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What the Sony hacks mean for movies…

Posted on December 19th, 2014
Posted on December 19th, 2014

by Coop Cooper

By now, many of you have heard that the computer systems at Sony Pictures Studios in Los Angeles were hacked and that not only were many embarrassing emails between employees exposed to the public, but many of Sony’s unreleased films were also uploaded to the internet. While this indeed sounds bad for business at Sony, the attack could have far-reaching implications for the future of Hollywood and for world itself.

A hacker’s group calling itself the ‘Guardians of Peace’ (or GOP for short, all but proving the offenders’ ignorance towards American politics), claims it attacked Sony due to the film “The Interview” which the studio has scheduled to release on Christmas Day. The comedy stars Seth Rogan and James Franco as bumbling Hollywood opportunists who score an interview with Kim Jong Un in North Korea only to be coerced by the C.I.A. into assassinating him. The Guardians of Peace have demanded that Sony not release the movie or it will face an even more cataclysmic attack on December 25th.

While North Korea highly praised the attack, it has denied a role in the hack. So far, this is the damage:

– Leaked social security numbers and personal information of Sony Pictures employees and stars who have appeared in Sony movies.

– Leaked emails between employees revealing confidential information about current films, future projects (including the entire script to the next James Bond movie titled “Spectre”), budgets, salaries and gossip which disparages stars such as George Clooney, Adam Sandler and Angelina Jolie.

– Leaked, full movies of current and unreleased Sony titles have been released on online pirate sites.

– An email in which Sony’s Chief Exec. Amy Pascal and producer Scott Rudin make light of President Obama’s race by speculating what kind of African American-themed movies he might enjoy.

– Continuing threats and harassment aimed at all Sony Picture employees.

Here’s the aftermath: Both Rudin and Pascal have publicly apologized about the controversial contents of their email and Pascal is reportedly requesting a personal meeting with Al Sharpton in order to apologize to the black community. Pascal has also been seen publicly trying to apologize to celebrities, including Angelina Jolie whose cold facial expression in a well-circulated photograph telegraphed the lack of success of that attempt. Sony has used lawyers to threaten the media not to fan the flames by printing the confidential info while the studio brass simultaneously tries to court the media to help them deliver their damage control messages.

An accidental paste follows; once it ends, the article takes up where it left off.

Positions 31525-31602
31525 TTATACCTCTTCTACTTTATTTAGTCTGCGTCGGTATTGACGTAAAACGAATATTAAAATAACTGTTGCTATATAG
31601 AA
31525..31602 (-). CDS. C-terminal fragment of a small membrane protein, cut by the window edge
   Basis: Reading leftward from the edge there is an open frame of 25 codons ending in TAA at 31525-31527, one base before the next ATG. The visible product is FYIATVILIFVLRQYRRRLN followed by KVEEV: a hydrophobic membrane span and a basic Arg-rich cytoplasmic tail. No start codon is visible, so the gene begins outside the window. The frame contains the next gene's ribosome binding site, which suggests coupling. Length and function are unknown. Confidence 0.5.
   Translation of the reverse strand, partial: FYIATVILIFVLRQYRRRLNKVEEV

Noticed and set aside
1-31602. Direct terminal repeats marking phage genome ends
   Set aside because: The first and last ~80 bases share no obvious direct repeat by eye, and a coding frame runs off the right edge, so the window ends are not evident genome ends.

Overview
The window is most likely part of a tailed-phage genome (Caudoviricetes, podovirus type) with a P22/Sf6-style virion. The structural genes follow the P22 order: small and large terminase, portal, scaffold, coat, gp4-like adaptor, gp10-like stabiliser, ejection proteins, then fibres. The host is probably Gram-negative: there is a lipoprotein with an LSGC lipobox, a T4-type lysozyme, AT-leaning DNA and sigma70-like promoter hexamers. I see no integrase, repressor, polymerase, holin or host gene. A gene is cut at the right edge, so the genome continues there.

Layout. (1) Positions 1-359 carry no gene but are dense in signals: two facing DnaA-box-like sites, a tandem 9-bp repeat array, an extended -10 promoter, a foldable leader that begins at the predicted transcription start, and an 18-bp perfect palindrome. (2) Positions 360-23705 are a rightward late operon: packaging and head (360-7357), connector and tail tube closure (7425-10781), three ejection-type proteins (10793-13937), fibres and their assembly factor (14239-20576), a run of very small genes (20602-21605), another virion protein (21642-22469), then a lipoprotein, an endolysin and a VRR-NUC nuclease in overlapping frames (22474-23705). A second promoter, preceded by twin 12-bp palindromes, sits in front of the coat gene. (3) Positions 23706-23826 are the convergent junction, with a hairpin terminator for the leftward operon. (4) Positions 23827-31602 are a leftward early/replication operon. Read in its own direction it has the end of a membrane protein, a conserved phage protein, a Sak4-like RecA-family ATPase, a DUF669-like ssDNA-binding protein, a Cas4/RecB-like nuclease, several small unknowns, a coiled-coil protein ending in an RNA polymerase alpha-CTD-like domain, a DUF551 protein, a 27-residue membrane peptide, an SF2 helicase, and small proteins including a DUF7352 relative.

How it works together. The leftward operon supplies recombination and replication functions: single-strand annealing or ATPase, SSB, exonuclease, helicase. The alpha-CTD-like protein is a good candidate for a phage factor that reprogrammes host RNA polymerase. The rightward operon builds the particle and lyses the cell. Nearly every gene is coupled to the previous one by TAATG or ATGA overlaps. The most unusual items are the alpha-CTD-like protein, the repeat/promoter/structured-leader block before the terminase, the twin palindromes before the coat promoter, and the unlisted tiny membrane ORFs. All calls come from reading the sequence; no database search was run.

The potential ramifications for the world: Sony may have had lax cybersecurity, but the damage done to it is both a wake up call to Hollywood and all businesses and governments. If a tiny, technologically inferior country like North Korea could cause this much chaos with minimal effort, imagine what a country like China could do to Wall Street or the Pentagon. Cybersecurity industries will no doubt get a boost from this and more technology/resources will be poured into improving cyber-defense.

What this means for Hollywood: Internal confidentiality within the movie-making industry will reach an all-time high. Countermeasures against such future attacks may disrupt, slow-down or cancel the release of films. Now that the success of these attacks have been proven, more frequent attacks will occur. Studios have been leery of offending China in the past few years, but may now be leery to offend any country or political group (foreign or domestic) that has the ability and aggressive nature to pull off such an attack. Sony Pictures will go through a drastic period of change and restructuring… if not fold altogether. The larger entity that owns Sony Pictures is already changing its business strategy which might include the sale of properties. On a positive note, they are considering selling Spider-Man back to Marvel Comics which could put web-slinger in a future “Avengers” movie.

This wake-up call was needed. Fortunately it happened to Sony first and could yield a positive change for both Hollywood and the world. On the other hand, it shows you just how effective and scary a large-scale cyberattack can be. Brace yourselves. There will be more to come.
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